Well, the trial of the millenium is all over except for the appeals process (so we should only be hearing about it for eight or nine more years), and it’s hard to declare it anything but a win for Apple.
Unless you go to one of those new-age grade schools where everyone’s a winner, like Robert Scoble and Farhad Manjoo apparently do.
Now, the idea that it was still better for Samsung to have copied Apple and be forced to pay over a billion bucks than to have tried to innovate on its own may not be completely without merit. Is a billion dollars a lot for R&D over five years? Depends on how much the company spent themselves or what it could have done otherwise. These guys sure seem to have a low opinion of Samsung’s ability to come up with an original idea.
Whatever the case, it doesn’t appear that Samsung’s exactly all backslaps and rounds of champagne over the verdict (tip o’ the antlers to Lessien).
“It’s absolutely the worst scenario for us,” a senior Samsung executive said as he rushed into the company’s compound in southern Seoul.
Maybe Scoble and Manjoo’s deep thoughts just haven’t been translated into Korean yet. The Samsung folks will probably be all smiles once they get the good word.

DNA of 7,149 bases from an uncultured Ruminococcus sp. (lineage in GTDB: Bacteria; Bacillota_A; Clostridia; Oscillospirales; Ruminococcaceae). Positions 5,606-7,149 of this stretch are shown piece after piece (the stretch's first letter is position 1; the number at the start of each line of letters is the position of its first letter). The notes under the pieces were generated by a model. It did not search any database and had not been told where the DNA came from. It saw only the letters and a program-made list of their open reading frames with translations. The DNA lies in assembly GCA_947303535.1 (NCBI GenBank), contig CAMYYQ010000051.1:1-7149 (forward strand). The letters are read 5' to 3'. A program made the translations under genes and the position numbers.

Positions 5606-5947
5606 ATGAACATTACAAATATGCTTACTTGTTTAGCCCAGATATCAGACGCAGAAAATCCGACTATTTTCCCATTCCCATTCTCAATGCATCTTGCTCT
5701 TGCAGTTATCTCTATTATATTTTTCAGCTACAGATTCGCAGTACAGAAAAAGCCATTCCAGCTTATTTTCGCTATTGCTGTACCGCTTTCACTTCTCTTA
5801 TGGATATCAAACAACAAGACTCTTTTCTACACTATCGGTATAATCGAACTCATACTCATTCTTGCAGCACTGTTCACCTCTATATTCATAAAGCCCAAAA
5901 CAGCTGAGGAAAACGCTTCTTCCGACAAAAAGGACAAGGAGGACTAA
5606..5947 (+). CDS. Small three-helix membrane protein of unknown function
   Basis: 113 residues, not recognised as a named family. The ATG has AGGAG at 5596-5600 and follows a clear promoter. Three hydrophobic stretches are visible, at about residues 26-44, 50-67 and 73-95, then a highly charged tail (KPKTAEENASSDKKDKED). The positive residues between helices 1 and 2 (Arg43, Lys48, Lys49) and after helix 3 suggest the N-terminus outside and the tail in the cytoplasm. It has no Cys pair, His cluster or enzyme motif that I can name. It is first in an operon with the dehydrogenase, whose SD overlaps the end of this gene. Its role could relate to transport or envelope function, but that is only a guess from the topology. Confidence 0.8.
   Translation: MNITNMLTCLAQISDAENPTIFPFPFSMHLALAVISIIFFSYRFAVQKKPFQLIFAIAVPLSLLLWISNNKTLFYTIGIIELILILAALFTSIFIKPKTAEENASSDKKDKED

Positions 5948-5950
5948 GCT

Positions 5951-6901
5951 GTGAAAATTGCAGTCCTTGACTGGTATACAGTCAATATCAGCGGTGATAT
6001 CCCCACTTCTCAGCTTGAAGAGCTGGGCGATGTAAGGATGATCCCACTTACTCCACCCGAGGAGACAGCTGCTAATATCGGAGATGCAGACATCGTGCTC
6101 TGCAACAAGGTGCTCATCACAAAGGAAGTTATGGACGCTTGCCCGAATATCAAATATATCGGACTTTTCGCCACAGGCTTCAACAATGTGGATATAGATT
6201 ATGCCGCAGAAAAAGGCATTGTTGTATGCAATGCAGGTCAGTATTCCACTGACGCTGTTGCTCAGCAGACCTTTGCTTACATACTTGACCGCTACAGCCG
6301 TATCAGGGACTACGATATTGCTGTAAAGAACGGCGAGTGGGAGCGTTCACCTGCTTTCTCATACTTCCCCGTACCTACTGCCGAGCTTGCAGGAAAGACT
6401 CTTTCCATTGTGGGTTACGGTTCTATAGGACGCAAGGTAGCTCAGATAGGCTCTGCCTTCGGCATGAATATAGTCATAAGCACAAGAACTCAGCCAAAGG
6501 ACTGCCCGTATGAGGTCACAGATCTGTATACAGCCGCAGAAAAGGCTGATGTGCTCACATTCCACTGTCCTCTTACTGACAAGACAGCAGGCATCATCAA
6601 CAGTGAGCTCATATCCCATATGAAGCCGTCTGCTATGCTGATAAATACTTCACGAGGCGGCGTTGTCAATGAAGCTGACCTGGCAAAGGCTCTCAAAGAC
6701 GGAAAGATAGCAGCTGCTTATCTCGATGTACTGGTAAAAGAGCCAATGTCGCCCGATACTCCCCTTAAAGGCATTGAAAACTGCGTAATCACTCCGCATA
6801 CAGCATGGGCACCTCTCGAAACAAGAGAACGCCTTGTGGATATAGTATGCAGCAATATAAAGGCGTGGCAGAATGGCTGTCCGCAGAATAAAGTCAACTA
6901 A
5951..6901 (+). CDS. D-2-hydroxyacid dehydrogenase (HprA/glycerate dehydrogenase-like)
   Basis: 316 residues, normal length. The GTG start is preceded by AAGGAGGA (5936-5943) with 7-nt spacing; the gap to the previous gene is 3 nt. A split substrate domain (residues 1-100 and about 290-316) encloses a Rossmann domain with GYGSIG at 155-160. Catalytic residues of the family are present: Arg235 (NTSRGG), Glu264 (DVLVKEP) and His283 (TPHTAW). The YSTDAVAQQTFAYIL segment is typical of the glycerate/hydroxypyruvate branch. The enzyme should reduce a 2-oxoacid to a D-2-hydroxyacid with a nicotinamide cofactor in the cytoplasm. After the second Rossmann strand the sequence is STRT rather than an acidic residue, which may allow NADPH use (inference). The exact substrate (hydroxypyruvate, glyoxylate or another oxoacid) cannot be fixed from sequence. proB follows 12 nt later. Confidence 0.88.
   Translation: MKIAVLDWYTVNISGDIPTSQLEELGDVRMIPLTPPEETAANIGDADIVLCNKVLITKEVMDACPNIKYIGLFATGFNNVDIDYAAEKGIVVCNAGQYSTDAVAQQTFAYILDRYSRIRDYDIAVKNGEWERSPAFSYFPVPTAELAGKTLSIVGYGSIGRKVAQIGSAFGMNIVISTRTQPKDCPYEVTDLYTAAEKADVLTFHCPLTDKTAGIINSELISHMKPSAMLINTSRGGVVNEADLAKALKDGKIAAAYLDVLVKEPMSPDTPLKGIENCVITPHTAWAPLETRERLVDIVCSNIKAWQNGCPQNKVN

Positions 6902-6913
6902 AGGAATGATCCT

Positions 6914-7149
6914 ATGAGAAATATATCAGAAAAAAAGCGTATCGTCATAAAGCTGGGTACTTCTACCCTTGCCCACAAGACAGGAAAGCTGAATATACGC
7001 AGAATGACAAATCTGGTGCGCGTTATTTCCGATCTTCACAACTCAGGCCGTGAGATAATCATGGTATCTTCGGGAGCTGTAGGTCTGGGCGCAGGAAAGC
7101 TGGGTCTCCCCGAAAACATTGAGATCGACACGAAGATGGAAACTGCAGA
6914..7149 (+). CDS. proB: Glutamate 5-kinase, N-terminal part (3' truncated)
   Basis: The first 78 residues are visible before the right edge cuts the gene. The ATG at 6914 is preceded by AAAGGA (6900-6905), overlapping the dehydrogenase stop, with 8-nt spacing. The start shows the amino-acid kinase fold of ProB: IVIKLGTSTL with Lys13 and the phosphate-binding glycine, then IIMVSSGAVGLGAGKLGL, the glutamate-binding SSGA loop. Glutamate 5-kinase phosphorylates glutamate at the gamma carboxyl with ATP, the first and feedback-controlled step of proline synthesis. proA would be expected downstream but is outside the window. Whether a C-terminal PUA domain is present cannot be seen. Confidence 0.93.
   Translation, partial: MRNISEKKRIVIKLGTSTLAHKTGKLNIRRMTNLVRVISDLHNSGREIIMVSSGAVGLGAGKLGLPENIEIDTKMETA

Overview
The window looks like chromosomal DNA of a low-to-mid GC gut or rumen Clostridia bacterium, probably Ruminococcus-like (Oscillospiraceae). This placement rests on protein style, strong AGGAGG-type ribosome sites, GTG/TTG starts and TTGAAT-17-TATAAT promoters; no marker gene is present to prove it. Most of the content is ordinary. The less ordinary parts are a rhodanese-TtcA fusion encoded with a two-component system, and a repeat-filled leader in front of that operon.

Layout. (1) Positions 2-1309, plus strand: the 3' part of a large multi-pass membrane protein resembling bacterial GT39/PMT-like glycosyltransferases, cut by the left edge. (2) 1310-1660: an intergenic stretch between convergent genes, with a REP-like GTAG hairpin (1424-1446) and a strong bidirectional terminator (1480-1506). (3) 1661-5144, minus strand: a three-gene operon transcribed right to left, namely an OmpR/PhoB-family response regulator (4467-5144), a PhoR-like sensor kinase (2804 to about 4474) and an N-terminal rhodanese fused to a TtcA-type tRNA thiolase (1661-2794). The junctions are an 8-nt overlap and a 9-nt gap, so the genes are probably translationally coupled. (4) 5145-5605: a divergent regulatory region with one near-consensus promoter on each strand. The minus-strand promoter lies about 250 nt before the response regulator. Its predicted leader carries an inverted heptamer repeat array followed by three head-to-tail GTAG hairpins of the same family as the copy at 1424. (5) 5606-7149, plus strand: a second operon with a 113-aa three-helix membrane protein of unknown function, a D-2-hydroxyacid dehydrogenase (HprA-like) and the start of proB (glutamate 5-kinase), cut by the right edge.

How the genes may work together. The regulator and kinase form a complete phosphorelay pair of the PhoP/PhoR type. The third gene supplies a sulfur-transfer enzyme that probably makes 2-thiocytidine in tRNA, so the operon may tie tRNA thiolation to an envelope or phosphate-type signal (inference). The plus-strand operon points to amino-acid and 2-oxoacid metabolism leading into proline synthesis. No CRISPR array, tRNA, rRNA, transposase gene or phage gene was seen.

Andy Ihnatko thinks “the biggest losers here are consumers”, who will be forced to pay more for any phone that looks like an iPhone, because iPhone copy machines like Samsung (feels good to say that with legal backing) will just pass the costs on to consumers.
The Macalope’s no big fan of these patent suits, but he’s much more of a mind with Marco Arment.
Smartphone and “tablet” manufacturers will keep doing what they always do: sell us their products at the highest prices they can possibly charge for them to maximize total revenue.
As Jean-Louis Gassée notes:
Last year, Apple and Nokia settled an IP “misunderstanding” that also resulted in a “Tax”…but it was Nokia that played the T-Man role: Apple paid Nokia more than $600M plus an estimated $11.50 per iPhone sold. Where were the handwringers who now accuse Apple of abusing the patent system when the Nokia settlement took place?
In other words, while this might not be the best thing for consumers—and it certainly isn’t good for competitors who haven’t already come to terms with Apple—this is hardly the phonepocalypse.
[Editors’ Note: In addition to being a mythical beast, the Macalope is not an employee of Macworld. As a result, the Macalope is always free to criticize any media organization. Even ours.]